10 Surprising Warning Signs of Parkinson’s Disease

By Sally Wadyka. Medically reviewed by Tom Iarocci, MD. May 7th 2016

Actor Michael J. Fox made headlines in 1998 when he announced that he had been diagnosed with Parkinson’s disease several years earlier at age 30.

Now more than 20 years later, he’s making news again with the NBC debut of “The Michael J. Fox Show,” in which he plays a newscaster who returns to work after his Parkinson’s diagnosis. Both the actor and his TV character are helping to shed light on what this brain disease really looks like.


Fox initially hid his diagnosis from the public and continued acting on the show “Spin City”  until the tremors and shaking — classic symptoms of the disease — became too obvious to disguise. But tremors aren’t the only sign of Parkinson’s disease. Other symptoms of the disease can appear long before tremors develop (if tremors develop at all).

“Many people do not realize that 20 percent of those suffering from Parkinson’s disease do not have tremors,” says Michael Okun, M.D., national medical director of the National Parkinson Foundation.

10 warning signs of Parkinson’s disease

Parkinson’s disease is a progressive disorder of the central nervous system that affects your motor skills. Tremors are the most well-known symptom of the disease, but Parkinson’s can cause several other mild symptoms early on — all of which can be very deceptive and easily mistaken for something else. Signs and symptoms gradually worsen over time as the disease progresses. In the early stage of Parkinson’s, symptoms may include stiffness, depression and lack of facial expressions, among other things. If you experience any of the following signs and symptoms without other logical causes, talk to your doctor. He or she may want to test you for other indicators of Parkinson’s disease.

Depression: If you’ve noticed a distinct change in your mood or behavior changes in someone you love, that may be a red flag. “Depression is one very important early sign of Parkinson’s that’s not often associated with the disease,” says Okun. Of course, depression and anxiety can have many causes, so consult with your doctor if your outlook doesn’t improve.

Twitching: A finger that twitches uncontrollably can be a precursor to the more obvious tremors and shaking that are characteristic of Parkinson’s.

Small handwriting: Changes due to Parkinson’s can alter your handwriting, causing you to write smaller, crowd words together or otherwise alter your normal penmanship. This could be caused by other disorders, but writing letters with less height and less space between the characters and the words is a sign of Parkinson’s disease called micrographia.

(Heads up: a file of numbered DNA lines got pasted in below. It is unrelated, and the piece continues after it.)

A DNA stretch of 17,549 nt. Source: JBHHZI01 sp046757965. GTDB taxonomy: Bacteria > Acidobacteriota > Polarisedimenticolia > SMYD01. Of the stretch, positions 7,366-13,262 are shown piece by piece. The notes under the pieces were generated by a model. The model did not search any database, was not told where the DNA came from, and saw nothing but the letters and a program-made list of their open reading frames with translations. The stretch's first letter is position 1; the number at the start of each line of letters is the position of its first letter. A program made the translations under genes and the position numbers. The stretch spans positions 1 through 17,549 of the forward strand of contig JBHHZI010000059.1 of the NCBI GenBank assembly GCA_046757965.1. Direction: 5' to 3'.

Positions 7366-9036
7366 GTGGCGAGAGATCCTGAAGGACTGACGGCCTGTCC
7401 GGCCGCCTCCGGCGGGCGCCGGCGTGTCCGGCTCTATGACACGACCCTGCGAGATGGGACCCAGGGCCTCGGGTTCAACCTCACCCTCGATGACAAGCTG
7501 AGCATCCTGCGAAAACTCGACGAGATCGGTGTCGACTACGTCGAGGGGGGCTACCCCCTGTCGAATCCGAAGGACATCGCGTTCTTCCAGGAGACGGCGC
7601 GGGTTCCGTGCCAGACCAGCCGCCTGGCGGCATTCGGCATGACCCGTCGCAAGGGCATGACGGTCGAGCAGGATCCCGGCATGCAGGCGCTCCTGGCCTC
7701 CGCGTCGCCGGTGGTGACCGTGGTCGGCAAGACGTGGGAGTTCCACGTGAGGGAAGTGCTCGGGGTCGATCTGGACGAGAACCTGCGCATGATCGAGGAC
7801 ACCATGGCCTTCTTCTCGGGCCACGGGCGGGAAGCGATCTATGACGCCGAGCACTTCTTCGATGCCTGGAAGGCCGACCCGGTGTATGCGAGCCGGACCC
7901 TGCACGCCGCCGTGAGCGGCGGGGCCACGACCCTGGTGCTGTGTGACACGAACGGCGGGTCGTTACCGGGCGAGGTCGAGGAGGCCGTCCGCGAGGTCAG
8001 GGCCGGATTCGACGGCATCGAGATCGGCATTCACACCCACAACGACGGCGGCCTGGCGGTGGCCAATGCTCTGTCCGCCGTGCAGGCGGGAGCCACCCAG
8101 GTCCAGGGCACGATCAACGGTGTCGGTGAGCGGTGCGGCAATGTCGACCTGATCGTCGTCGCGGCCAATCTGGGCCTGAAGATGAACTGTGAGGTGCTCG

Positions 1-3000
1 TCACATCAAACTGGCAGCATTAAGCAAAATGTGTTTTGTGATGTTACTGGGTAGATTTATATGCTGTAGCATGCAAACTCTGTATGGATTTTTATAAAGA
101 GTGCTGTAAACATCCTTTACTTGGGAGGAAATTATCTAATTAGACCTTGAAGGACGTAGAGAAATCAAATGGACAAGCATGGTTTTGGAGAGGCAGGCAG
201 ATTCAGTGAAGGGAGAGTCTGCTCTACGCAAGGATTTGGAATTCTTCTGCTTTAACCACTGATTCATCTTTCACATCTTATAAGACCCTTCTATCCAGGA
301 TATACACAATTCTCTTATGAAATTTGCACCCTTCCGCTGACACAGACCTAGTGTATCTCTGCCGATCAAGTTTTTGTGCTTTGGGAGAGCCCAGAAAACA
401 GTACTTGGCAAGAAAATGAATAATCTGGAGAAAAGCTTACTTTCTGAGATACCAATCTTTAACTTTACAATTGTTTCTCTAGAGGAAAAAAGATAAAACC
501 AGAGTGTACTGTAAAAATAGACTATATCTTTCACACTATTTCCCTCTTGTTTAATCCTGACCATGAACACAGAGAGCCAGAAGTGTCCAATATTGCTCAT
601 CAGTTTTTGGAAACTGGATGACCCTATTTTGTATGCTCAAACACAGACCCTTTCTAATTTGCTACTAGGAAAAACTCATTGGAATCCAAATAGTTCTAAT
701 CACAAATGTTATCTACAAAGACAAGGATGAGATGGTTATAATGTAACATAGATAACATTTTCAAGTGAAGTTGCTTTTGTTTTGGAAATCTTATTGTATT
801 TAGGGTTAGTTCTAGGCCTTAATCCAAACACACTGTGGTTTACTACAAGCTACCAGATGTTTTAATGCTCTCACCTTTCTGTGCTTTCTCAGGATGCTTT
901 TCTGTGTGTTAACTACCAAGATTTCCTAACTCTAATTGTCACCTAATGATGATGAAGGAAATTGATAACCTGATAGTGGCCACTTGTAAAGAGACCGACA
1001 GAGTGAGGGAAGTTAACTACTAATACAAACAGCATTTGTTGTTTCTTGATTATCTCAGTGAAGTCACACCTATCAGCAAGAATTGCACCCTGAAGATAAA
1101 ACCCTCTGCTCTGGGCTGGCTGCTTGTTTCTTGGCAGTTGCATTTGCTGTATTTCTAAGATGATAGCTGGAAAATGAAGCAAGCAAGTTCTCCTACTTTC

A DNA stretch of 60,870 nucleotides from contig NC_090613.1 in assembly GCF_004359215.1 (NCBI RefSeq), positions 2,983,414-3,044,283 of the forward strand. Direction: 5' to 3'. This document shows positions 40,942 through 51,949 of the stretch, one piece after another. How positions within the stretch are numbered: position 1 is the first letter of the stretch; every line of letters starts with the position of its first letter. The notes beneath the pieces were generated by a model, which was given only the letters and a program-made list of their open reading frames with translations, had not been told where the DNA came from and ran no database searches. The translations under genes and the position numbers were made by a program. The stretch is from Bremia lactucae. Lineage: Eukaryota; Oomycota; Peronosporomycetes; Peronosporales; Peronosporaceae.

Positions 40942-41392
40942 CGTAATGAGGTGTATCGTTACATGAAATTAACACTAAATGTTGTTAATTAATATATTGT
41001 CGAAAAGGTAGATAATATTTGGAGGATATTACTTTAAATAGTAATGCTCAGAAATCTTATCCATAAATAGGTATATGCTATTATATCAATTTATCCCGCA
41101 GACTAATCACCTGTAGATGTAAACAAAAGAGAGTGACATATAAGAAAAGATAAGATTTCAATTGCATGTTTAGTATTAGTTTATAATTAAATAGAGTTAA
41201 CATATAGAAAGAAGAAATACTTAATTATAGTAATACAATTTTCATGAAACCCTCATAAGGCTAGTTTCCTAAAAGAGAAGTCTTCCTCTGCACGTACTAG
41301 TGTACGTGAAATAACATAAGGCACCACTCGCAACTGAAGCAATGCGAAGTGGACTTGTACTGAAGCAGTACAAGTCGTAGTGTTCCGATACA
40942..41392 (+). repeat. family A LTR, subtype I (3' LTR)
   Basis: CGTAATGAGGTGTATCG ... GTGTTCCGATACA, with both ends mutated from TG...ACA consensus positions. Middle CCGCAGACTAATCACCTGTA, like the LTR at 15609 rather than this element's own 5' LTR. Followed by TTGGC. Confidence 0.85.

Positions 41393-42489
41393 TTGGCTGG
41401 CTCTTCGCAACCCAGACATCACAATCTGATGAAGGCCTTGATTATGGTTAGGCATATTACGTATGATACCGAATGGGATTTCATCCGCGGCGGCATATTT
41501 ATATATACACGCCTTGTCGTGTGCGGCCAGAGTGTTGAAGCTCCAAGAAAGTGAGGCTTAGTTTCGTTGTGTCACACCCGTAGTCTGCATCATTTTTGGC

Reduced sense of smell: You may have trouble sniffing out even strong-smelling foods such as bananas and licorice if you’re congested due to a cold or allergies. But a change in your ability to smell, even when your nose isn’t stuffed up, can be a symptom of Parkinson’s.

Sleep issues: Tossing and turning on occasion is perfectly normal, but if you go from a normally peaceful sleeper to one who thrashes, kicks and even falls out of bed while in a deep sleep, that may be cause for concern. Individuals with Parkinson’s often have restless leg syndrome, as well.

Stiffness: Achiness and stiffness in your joints and muscles can be a normal part of aging, but it can also be an indicator of Parkinson’s disease. Pay attention if your stiffness doesn’t go away with increased movement or if you notice that your arms no longer swing naturally as you walk. 

Constipation: Difficulty having a bowel movement can be attributed to a change in diet, certain medications or not having enough fiber or water in your system. But many people with Parkinson’s also strain to move their bowels.

Talking softly: Many people begin speaking louder as they get older because their hearing worsens. But speaking more softly or sounding slightly hoarse when you talk can be an early warning sign of Parkinson’s. It may sound like a person needs to clear his throat, but it’s actually the disease itself.

Dizziness: Feeling faint or dizzy when you try to stand up can be caused by low blood pressure, a condition linked to Parkinson’s disease.

Lack of facial expression: People who suffer from Parkinson’s have a condition called “masking.” This results in looking more serious, not smiling and not blinking their eyes as often as normal.


Take the next steps

On their own, none of these symptoms are necessarily a cause for alarm, but if you experience several possible signs of Parkinson’s disease, see your doctor. While there is no cure for the disease, earlier diagnosis and treatment can help slow the progression of Parkinson’s and control symptoms.

If you are experiencing any of the above signs or symptoms, start track the progression of them. Note when they started to develop and how often they occur. Are the symptoms becoming more intense? Write everything down, and most important, be sure to communicate this with your doctor. 

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